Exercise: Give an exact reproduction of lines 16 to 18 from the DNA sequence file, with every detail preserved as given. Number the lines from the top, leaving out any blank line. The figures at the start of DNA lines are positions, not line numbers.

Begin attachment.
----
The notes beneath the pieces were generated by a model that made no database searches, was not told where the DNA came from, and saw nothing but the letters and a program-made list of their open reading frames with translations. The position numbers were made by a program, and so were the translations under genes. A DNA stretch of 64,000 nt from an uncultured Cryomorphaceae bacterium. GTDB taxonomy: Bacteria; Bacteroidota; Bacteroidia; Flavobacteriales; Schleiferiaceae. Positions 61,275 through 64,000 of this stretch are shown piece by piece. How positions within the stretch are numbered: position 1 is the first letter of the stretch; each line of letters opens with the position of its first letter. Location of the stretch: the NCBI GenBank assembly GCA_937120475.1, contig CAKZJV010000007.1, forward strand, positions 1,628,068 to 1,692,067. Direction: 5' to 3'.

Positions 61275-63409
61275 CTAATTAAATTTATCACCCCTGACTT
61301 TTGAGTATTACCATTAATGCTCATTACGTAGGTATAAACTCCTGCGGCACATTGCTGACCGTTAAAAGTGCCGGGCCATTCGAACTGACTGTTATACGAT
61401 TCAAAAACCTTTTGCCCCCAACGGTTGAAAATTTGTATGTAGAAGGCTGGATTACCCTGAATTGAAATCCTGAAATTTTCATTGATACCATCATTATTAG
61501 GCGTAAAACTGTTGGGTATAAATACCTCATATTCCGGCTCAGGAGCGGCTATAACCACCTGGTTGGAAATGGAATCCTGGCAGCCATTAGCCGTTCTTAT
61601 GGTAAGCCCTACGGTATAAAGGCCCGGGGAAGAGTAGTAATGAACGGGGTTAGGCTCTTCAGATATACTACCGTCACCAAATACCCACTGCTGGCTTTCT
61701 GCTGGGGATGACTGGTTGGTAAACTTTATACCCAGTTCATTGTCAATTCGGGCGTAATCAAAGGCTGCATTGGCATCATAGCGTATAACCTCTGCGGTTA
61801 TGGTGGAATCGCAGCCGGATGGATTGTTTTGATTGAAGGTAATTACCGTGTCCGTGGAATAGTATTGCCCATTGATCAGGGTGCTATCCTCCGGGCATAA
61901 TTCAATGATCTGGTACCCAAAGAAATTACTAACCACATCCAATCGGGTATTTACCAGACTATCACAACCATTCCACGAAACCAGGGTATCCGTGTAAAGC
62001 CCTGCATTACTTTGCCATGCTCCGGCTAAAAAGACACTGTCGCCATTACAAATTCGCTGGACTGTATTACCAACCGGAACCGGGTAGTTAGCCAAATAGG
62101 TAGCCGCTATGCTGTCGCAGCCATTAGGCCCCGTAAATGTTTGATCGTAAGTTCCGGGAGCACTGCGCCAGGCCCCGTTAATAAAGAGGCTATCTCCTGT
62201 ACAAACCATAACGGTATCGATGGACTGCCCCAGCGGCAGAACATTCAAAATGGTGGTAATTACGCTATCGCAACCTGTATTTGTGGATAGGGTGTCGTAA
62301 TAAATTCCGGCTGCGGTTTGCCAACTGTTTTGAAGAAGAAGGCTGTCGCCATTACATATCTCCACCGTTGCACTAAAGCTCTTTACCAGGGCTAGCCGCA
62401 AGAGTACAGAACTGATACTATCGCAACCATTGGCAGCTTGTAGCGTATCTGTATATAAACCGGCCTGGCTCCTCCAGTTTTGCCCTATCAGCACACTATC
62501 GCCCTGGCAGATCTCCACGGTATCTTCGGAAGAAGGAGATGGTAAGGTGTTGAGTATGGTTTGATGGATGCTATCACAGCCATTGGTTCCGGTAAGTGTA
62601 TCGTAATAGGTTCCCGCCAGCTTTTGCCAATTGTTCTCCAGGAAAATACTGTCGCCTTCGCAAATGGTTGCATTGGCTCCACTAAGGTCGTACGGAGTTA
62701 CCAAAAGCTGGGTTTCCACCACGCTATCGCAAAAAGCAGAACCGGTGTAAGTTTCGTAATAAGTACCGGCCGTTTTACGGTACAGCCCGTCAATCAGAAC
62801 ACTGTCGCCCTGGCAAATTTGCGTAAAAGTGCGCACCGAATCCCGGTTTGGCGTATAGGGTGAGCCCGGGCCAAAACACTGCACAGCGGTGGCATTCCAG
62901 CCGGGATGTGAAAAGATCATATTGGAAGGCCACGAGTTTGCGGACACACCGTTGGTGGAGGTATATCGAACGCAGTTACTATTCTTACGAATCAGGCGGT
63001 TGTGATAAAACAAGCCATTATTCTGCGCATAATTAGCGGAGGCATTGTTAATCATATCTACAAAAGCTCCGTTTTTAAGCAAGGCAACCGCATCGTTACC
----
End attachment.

62501 GCCCTGGCAGATCTCCACGGTATCTTCGGAAGAAGGAGATGGTAAGGTGTTGAGTATGGTTTGATGGATGCTATCACAGCCATTGGTTCCGGTAAGTGTA
62601 TCGTAATAGGTTCCCGCCAGCTTTTGCCAATTGTTCTCCAGGAAAATACTGTCGCCTTCGCAAATGGTTGCATTGGCTCCACTAAGGTCGTACGGAGTTA
62701 CCAAAAGCTGGGTTTCCACCACGCTATCGCAAAAAGCAGAACCGGTGTAAGTTTCGTAATAAGTACCGGCCGTTTTACGGTACAGCCCGTCAATCAGAAC